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[CentOS] Rebuilding corrupted RPM database on CentOS

JustinaJustina Moderator
edited March 2021 in Various Tutorials

The RPM database holds information about all the RPM packages installed on your CentOS server. It consists of files that are stored in /var/lib/rpm/ directory. It is used to apply updates to your system via the YUM package manager. However, the RPM database might be corrupted, causing issues to update packages or even being unable to run any rpm and yam commands.

RPM database might be corrupted due to various reasons. For example, this might be caused by:

  • third-party software;
  • incomplete transactions that were done previously;
  • network failures during packet upgrades;
  • removal of certain packets.

These are just a few reasons, but there may be more. If you want what exactly corrupted the RPM database, you can try debugging it. In this tutorial, we will provide some ways to recover a corrupted RPM database.

Symptoms of a corrupted RPM database

When the RPM database becomes corrupted, you may receive the following or similar errors:

rpm command terminates with “cannot open Packages database in /var/lib/rpm”

rpmdb: Lock table is out of available locker entries

rpmdb: /var/lib/rpm/Packages: unexpected file type or format
error: cannot open Packages index using db3 – Invalid argument (22)

error: rpmdbNextIterator: skipping h# 1601 Header V4 RSA/SHA1 signature: BAD, key ID 2142eef7

rpmdb: BDB0113 Thread/process 4106/140140548798528 failed: BDB1507 Thread died in Berkeley DB library

This will most likely mean that the database is corrupted.


Method #1

First, create a backup folder and copy the current RPM database:

# mkdir /var/lib/rpm/backup
# cp -a /var/lib/rpm/__db* /var/lib/rpm/backup/

Next, remove the old database:

# rm -f /var/lib/rpm/__db.[0-9][0-9]*

Print errors and then rebuild the database indices from the installed package headers:

# rpm --quiet -qa
# rpm –rebuilddb

Finally, remove all entries for currently enabled repositories from the cache:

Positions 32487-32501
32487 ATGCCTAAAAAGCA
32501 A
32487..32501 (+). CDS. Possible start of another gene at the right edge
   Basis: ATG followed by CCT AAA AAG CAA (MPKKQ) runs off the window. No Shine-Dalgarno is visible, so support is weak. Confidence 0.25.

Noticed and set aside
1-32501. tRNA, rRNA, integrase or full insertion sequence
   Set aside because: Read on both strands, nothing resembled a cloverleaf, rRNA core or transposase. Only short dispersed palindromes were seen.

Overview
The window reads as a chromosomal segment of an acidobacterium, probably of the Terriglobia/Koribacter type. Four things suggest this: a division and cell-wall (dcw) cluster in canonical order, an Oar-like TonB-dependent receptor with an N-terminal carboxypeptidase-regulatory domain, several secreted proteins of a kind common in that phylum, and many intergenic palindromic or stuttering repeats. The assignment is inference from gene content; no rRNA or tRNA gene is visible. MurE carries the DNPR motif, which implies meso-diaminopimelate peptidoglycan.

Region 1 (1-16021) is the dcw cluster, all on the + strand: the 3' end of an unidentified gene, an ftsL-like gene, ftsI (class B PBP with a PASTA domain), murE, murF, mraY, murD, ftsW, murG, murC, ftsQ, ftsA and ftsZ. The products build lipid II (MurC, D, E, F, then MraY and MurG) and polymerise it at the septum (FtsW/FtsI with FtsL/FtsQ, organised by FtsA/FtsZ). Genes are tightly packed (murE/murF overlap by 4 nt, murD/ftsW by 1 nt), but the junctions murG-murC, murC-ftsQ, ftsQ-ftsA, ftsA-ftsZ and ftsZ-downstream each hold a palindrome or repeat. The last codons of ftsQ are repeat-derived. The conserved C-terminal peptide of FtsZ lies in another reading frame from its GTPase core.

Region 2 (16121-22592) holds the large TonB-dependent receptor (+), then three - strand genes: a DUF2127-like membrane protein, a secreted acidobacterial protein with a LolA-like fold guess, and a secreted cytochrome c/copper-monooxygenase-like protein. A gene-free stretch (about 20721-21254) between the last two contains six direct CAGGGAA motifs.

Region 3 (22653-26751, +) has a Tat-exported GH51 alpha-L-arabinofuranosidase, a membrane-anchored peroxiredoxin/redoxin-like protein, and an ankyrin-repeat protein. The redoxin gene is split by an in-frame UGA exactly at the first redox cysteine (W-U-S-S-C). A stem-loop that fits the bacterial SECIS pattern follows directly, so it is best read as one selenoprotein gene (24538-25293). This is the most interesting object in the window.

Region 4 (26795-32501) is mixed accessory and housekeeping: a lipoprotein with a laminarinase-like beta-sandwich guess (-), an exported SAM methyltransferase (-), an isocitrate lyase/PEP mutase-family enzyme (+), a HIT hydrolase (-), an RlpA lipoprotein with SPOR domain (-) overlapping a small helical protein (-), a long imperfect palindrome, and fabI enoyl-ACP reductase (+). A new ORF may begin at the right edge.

# yum clean all

Method #2

Backup your current RPM database:

# mkdir /backups/
# tar -zcvf /backups/rpmdb-$(date +"%d%m%Y").tar.gz /var/lib/rpm

Remove /var/lib/rpm/__db* file to prevent stale locks and verify the integrity of the master package metadata file /var/lib/rpm/Packages. By the way, this (/var/lib/rpm/Packages) is the file that needs to be rebuilt:

# rm -f /var/lib/rpm/__db*
# /usr/lib/rpm/rpmdb_verify /var/lib/rpm/Packages

In case these actions fail, you need to dump and load a new database (and verify the integrity of the freshly loaded Packages file):

# cd /var/lib/rpm/
# mv Packages Packages.back
# /usr/lib/rpm/rpmdb_dump Packages.back | /usr/lib/rpm/rpmdb_load Packages
# /usr/lib/rpm/rpmdb_verify Packages

Check database headers using the -q and -a flags. You can see errors sent to the stderror :

# rpm -qa >/dev/null #output is discarded to enable printing of errors only

Finally, you can rebuild the RPM database using -vv option that will display debugging information:

# rpm -vv –rebuilddb

To check this method in more detail, you can check the RMP database recovery page.

Method #3

If the above methods did not work, you can try executing these commands:

# mv Packages Packages-BAKUP
# db_dump Packages-BAKUP | db_load Packages
# rpm -qa
# rpm –rebuilddb

Using dcrpm to identify and correct RPM database

There is a dcrpm (detect and correct rmp) command-line tool that you can use to deal with problems that occur with the RPM database. You can also run it regularly via cron.

You can download the tool by running:

# git clone
# cd dcrpm
# python install

To detect any outstanding issues with RPM on your server, simply run:

# dcrpm

Before using one on your host, be sure to check its Github repository.

We thank our client in Toulupe, who suggested addressing RMP database issues in our community forum and also provided one of the solutions above.

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